Do you remember the Temperance Hall?
It was on the corner of West End and Hewde Lane, with the
‘main entrance’ being a porch just on the western (Hewde Lane) end, and steep steps to the ‘back door’ into a kitchen area at
its eastern end in West End. It was built in 1882 at a cost of about £300.
It was used for dances, when there was usually a pianist and a drummer, and for wedding receptions.
It was also used by swallows who built a multitude of nests under its eves in the spring and summer.
However, its tile roof was in a state of disrepair, especially on its southern side, with tiles sliding off the roof into the
neighbouring garden in the late 1950s, and it was pulled down in the early 1960s.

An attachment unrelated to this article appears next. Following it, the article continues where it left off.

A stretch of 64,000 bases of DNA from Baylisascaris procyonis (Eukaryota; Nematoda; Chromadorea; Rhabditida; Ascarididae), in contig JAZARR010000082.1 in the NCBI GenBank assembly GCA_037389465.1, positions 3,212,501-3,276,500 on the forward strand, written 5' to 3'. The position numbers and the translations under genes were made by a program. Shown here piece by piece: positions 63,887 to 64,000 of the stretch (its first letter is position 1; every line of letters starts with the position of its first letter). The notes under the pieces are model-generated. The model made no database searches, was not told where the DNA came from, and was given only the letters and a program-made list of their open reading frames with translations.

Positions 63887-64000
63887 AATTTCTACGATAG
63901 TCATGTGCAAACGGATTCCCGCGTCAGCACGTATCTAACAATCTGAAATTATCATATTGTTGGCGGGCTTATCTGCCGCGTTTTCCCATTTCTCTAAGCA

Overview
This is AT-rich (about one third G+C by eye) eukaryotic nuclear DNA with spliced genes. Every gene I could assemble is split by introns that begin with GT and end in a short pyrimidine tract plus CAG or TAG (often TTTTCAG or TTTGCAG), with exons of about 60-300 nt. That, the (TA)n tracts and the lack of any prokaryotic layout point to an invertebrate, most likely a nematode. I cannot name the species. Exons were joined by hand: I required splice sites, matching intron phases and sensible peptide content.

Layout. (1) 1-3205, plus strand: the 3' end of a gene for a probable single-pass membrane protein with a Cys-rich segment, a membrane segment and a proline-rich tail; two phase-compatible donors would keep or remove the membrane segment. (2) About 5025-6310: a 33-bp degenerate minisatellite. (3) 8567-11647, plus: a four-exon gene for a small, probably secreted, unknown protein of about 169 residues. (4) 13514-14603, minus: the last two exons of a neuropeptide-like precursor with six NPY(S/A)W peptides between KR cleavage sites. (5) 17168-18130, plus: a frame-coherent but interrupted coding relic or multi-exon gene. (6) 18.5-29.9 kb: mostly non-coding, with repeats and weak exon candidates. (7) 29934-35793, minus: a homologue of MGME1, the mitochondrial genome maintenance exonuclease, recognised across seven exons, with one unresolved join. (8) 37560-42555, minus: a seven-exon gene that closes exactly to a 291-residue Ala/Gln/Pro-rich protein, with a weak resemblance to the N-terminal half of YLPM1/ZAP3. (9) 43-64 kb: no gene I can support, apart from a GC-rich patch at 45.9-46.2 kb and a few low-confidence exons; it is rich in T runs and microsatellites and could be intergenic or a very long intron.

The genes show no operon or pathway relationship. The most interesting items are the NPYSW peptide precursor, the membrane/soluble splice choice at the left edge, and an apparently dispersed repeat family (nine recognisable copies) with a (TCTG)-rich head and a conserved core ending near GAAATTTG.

Do you remember the Wesleyan Chapel built in 1891?
Always an imposing building, the Wesleyan Chapel even in a state of disrepair (above) and in the mid-sixties when
it was still in use (left). The ‘schoolroom’ is to the right.
Do you remember the National School?
Pictured here in August 1965, and taken from the
top of the church tower, the National School closed in the mid-1920s when the current school was built, after 80 years service to the village.
By the time this photograph was taken, it was used infrequently.
We have memories of it used in the 1950s for bring and buy sales, dances, parties, and the annual Christmas treat of a film show, which from memory
was mainly Charlie Chaplin. Thirty years after its closure as a school, the school atmosphere still pervaded.
It has now been converted to a residential property.
More about the National School on this site: There are references and an evocative photograph of the National
School on the ‘Schooling’ page.